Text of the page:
Hello again! Welcome back to this series – we’re discussing a systems engineering process that could have prevented a massive change control in one of my previous lives. In the previous post, we discussed that defining and understanding use cases identifies the scope and boundary of a project. Now, we’re going to talk about how a use case analysis can inform your design. We typically think about use case analyses as way to define top level system behavioral requirements, but in this specific case, the ultimate goal is to define all potential equipment in a laboratory that would consume power. (If you remember - a lab was unusable because of an insufficient power supply due to poor planning and communication at the inception of the project.)
In the aforementioned post, we identified use cases to describe the expected (and future) functionality in a Cell Lab. In a traditional use case analysis, use cases are decomposed to describe the actual behavior the system performs as a result of user interactions and the main goal is to determine the system’s behavioral requirements.
In this example, I decomposed each use case to create a draft order of events and assumed operational flow of the user activities. Notice how ‘draft’ is in bold. This is super important! I was not the SME. When it comes to use case analyses (and many other analyses), it’s important that we never move to the next step using assumptions. (In some cases, we have to, but we should always clearly state our assumptions and ensure we address them at a later point.)
If we are trying to reach a conclusion or decision about something, it's a great idea to present a potential solutions (with assumptions ) to the larger group. I have found that people are much more likely to give more information, comments, details, you name it, if they are provided with a baseline to start their thought process. In my case, I presented my assumption of the internal processes in the laboratory in order to receive constructive, detailed feedback that I could use to update the use case analysis.
As Systems Engineers, we are the glue the holds everything together. It's our job to understand the facts. Never assume. Assumptions result in failure. We must practice emotionally detaching ourselves from our work. Our job is to collect, understand, and process facts, not to be right the first time around.
I used activity diagrams to decompose the use cases, however, we could also use state machines, interactions, or many other non SysML methods to perform a use case analysis. The activity diagrams display the order of operations of the user; the names of the actions on the diagrams start with a verb in the context of the operator. By analyzing each use case to understand the action or activities the user performs, I can identify gaps in ‘user needs.’ I can also use this work as a baseline to understand human factors in system and process development.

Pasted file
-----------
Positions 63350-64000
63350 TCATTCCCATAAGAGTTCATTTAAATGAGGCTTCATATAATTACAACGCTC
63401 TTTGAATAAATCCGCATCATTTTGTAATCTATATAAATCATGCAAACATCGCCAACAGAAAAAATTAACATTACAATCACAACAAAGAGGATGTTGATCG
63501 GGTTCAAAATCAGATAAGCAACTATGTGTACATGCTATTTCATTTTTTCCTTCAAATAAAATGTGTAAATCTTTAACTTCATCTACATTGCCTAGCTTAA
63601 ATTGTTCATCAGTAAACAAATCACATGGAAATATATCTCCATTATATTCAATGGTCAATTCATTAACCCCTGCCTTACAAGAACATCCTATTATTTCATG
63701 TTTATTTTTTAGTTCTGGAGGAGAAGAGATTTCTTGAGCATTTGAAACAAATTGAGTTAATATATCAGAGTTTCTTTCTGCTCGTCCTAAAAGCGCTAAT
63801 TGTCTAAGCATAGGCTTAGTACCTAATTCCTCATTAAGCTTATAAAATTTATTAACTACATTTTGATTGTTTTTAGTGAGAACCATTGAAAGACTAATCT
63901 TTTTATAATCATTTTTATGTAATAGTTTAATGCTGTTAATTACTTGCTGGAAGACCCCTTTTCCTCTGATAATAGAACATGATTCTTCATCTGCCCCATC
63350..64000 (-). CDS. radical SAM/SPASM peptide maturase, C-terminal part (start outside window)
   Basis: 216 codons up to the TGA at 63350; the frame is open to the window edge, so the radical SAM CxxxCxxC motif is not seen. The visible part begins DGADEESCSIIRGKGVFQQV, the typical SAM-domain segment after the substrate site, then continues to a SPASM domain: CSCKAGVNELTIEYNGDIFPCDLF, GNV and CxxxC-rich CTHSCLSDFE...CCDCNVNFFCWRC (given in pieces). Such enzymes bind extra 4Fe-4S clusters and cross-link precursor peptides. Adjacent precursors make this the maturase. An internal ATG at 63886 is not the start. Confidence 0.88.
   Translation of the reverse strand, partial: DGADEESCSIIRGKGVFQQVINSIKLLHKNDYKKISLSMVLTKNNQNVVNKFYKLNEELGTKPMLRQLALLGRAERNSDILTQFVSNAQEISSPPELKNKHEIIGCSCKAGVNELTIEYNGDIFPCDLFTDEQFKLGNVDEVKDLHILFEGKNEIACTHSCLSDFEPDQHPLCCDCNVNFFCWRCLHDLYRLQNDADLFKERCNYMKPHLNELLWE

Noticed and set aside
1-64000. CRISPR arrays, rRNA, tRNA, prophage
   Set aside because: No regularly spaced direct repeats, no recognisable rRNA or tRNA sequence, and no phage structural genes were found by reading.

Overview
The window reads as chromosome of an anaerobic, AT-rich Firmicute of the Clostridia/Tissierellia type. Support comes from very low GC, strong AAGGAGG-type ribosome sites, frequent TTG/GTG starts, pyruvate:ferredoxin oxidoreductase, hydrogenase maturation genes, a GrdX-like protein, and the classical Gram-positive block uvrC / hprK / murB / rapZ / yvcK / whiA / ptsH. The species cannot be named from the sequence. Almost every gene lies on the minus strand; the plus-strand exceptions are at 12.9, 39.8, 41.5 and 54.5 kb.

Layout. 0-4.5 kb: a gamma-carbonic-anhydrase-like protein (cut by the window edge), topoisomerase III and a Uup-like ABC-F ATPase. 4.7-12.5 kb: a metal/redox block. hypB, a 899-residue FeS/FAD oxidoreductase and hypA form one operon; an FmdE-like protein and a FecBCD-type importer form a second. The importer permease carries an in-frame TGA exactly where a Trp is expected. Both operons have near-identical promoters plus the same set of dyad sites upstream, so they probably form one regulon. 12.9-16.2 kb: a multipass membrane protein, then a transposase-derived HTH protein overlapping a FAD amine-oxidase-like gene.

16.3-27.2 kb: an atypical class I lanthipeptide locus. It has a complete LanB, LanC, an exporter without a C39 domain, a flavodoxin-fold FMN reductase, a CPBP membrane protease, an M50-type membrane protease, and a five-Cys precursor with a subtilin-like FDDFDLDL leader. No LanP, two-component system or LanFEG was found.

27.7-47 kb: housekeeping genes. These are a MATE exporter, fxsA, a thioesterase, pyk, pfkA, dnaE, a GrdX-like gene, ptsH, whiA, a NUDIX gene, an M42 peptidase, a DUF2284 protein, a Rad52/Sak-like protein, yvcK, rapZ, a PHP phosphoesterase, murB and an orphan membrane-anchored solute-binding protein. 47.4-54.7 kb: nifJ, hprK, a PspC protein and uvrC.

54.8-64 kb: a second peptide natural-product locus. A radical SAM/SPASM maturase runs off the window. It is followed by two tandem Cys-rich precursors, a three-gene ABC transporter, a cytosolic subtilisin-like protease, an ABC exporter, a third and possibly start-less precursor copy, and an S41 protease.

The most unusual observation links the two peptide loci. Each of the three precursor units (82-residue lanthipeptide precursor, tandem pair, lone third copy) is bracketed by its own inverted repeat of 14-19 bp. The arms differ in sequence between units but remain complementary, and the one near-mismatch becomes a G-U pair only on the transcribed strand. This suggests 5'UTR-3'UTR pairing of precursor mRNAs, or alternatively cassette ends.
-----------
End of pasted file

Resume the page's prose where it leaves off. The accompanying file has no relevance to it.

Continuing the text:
The specific use case that is decomposed into an activity diagram is Culture Cells from this blog post. Culture Cells has an extending use case, Passage Cells, and included use case, Prepare Culture Media. The Culture Cells use case analysis resulted in the activity diagram displayed in Figure 1.
The activity starts by thawing cells, which consumes cell vials. The number of cell vials could be as few as 1 or as many as needed (indicated by ‘1..*’.) After thawing cells, the user suspends cells in culture media, then adds both the culture media and cell suspension to a culture vessel. The fork node (black bar) splits the path – both Add cell culture media to culture vessel and Transfer cell suspension to culture vessel must happen before the operator can Incubate cells, hence the join node before the Incubate cells call behavior action. After the operator Incubates cells, they Harvest cells from culture vessel, and Count cells. A decision will be made whether to Passage cells or complete the Culture Cells activity based on the cell density of the suspension.
It's important to recognize each of these process steps in order to perform an additional analysis to determine the type and quantity of equipment. It’s also important to understand how each process step is currently performed as well as potential process improvements. That will enable future-proofing the laboratory circuits to ensure there will always be a sufficient power supply and give insight into future budgeting exercises (for equipment and resources.) Watch for the next post, where I will show some useful systems engineering diagrams that I like to use for equipment and material identification.